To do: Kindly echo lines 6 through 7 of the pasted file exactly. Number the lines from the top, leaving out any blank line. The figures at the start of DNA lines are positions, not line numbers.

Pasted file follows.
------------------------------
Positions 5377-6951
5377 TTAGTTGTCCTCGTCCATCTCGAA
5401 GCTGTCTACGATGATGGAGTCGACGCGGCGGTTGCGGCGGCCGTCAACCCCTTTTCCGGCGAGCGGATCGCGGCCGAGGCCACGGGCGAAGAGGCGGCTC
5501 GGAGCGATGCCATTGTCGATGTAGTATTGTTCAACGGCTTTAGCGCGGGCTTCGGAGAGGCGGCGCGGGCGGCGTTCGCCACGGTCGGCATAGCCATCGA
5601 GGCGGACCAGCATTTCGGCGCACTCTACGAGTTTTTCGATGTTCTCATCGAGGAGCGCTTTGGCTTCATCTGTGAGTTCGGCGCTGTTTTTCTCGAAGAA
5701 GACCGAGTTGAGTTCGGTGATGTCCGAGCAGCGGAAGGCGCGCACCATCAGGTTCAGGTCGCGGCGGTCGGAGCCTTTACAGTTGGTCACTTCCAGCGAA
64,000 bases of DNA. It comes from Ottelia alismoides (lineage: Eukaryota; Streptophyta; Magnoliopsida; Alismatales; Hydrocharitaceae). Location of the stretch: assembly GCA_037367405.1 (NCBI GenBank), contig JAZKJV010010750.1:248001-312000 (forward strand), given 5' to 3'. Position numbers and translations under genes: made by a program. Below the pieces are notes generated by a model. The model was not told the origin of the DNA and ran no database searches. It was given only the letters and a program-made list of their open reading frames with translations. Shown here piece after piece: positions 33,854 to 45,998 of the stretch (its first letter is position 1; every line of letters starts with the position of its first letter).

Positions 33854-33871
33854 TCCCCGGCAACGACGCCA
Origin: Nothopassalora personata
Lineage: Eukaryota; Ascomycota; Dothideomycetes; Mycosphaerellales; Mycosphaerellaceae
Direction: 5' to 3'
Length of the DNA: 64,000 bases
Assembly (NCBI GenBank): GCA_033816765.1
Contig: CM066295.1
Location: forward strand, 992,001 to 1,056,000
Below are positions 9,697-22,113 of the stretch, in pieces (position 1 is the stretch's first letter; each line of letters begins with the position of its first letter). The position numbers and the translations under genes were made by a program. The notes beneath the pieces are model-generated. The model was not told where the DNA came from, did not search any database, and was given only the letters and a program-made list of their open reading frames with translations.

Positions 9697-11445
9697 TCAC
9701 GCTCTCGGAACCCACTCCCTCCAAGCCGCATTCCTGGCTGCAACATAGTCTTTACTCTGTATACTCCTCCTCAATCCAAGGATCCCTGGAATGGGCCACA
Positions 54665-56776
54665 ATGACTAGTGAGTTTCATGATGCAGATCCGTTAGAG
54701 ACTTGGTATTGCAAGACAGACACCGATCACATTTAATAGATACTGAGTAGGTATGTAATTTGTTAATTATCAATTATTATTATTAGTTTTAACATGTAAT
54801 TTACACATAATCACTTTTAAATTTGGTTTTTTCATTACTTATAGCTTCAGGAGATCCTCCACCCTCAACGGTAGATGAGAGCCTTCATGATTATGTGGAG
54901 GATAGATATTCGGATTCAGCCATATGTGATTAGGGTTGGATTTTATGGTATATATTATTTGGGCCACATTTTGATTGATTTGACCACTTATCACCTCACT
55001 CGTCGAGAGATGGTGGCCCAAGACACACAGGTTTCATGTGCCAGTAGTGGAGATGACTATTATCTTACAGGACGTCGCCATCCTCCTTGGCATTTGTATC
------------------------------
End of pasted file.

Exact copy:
5701 GACCGAGTTGAGTTCGGTGATGTCCGAGCAGCGGAAGGCGCGCACCATCAGGTTCAGGTCGCGGCGGTCGGAGCCTTTACAGTTGGTCACTTCCAGCGAA
64,000 bases of DNA. It comes from Ottelia alismoides (lineage: Eukaryota; Streptophyta; Magnoliopsida; Alismatales; Hydrocharitaceae). Location of the stretch: assembly GCA_037367405.1 (NCBI GenBank), contig JAZKJV010010750.1:248001-312000 (forward strand), given 5' to 3'. Position numbers and translations under genes: made by a program. Below the pieces are notes generated by a model. The model was not told the origin of the DNA and ran no database searches. It was given only the letters and a program-made list of their open reading frames with translations. Shown here piece after piece: positions 33,854 to 45,998 of the stretch (its first letter is position 1; every line of letters starts with the position of its first letter).